"Three of the hotels will require only modest investment in brand-required product improvement plans that occur at a change of ownership, and the fourth is due for a larger upgrade, which we expect will make it more competitive in its market," he added.
The four hotels are:
  • The 133-room Residence Inn by Marriott® White Plains, White Plains, N.Y. (Westchester County)
  • The 120-room Hampton Inn & Suites® Houston – Medical Center, Houston, Texas
  • The 86-room SpringHill Suites by Marriott®, Washington, Pa.
  • The 105-room Courtyard by Marriott®, Altoona, Pa.


Copyright 2010 AlphaNinja

Tuesday, May 18, 2010

Hewlett-Packard up 2% after beating earnings expectations (HPQ)

HP shares are trading slightly higher in after hours trading, after fiscal q2 earnings of 1.09 per share beat Wall Street consensus by 4cents.  Guidance for next quarter is a bit light, but the company is increasing full year (fiscal year ending October) estimates above the consensus.

Revenue was up in each geography, and segment operating income improved quite a bit:


As HP increases their guidance for revenue and earnings, it looks like sales for this year will increase about 8%, with 2011 increasing another 6%.  Those are better growth numbers than their fellow uber-mega-large-cap DJIA technology peer, IBM, which is looking at 4% revenue growth this year and next.  Despite that, HP trades for 9.5times this year's expected earnings, cheaper than IBM.  And that's before netting out balance sheet cash, which is 13% of HP's market value compared to 8% at IBM.

I have Free Cash Flow Yield for HP running at about 9.5-13%, depending on whether you prefer trailing or forward estimates.  That is literally triple what HP's 2018 debt is yielding:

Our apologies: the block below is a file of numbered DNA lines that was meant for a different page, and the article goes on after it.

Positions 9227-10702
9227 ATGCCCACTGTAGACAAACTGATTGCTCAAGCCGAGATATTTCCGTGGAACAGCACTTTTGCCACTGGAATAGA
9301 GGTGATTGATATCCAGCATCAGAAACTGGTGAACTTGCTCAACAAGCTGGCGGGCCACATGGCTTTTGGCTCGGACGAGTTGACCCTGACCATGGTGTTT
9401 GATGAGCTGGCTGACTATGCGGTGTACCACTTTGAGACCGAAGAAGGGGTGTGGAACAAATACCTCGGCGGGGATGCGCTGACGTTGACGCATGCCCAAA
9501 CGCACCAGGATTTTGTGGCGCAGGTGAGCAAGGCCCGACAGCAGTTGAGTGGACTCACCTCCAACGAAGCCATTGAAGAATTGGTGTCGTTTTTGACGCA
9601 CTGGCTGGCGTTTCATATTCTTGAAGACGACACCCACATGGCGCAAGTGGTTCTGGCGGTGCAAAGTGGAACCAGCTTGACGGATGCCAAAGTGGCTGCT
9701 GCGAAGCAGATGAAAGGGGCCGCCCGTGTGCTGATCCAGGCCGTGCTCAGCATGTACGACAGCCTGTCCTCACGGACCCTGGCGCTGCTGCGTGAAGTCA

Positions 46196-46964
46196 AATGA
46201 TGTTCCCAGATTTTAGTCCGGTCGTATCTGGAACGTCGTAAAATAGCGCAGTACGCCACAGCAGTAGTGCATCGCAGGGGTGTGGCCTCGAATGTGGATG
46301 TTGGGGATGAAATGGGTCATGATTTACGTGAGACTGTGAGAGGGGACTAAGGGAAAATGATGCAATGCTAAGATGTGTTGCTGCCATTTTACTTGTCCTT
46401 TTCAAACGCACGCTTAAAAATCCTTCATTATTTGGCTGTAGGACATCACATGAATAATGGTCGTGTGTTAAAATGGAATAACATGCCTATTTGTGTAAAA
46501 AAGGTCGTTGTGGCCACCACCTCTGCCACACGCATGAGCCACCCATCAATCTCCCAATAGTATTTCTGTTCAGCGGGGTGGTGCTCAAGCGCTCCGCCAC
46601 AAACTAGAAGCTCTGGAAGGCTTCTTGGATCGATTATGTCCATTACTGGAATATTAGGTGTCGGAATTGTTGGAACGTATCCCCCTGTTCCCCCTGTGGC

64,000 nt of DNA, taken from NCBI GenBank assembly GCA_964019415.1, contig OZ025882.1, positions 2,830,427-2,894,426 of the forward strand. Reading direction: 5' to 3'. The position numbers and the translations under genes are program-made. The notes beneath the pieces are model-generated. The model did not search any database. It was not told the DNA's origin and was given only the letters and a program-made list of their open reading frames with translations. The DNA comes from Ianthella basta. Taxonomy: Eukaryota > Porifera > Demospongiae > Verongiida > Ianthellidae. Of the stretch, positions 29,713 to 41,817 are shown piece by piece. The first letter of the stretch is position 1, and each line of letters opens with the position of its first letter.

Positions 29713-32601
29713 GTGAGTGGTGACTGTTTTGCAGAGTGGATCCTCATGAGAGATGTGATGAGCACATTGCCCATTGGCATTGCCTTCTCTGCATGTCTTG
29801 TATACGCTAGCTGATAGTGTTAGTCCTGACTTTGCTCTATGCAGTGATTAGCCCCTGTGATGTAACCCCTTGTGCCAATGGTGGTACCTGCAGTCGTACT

Copyright 2010 AlphaNinja

Fidelity National buyout talks fall apart, so they're gonna party like it's 2006 (FIS)

Shares of Fidelity National Information Services(FIS) are down about 5.5% today, after they ended talks with Blackstone regarding an LBO.

From the NYTimes:

A group of private equity firms led by the Blackstone Group has dropped plans to place a $15 billion bid for Fidelity National Information Services, citing concerns over price, people briefed on the matter told DealBook on Monday.
The group, which also included THL Partners and TPG Capital, refused to meet a demand from Fidelity National’s board for a “substantial increase” over the $32 a share that was proposed, these people said.
Don't worry, the news gets worse.
With the buyout shops out of the picture, FIS is going to "party like it's 2006!"
They're thinking about doing their own "leveraged recapitalization," which involves using debt to fund share buybacks. It is nothing but financial engineering, and it will not result in a more valuable company, just like a person borrowing $50k to buy a new car didn't actually increase their net worth.
JACKSONVILLE, Fla.--(BUSINESS WIRE)--FIS (NYSE: FIS -News), one of the world’s largest providers of banking and payments technology, today issued the following statement:
At this time, discussions have ceased regarding a potential leveraged buyout of FIS. The Company has determined to pursue a leveraged recapitalization with a substantial share repurchase. Further details will be provided as soon as appropriate. There can be no assurance of the potential outcome or timing of this potential recapitalization and share repurchase.

Copyright 2010 AlphaNinja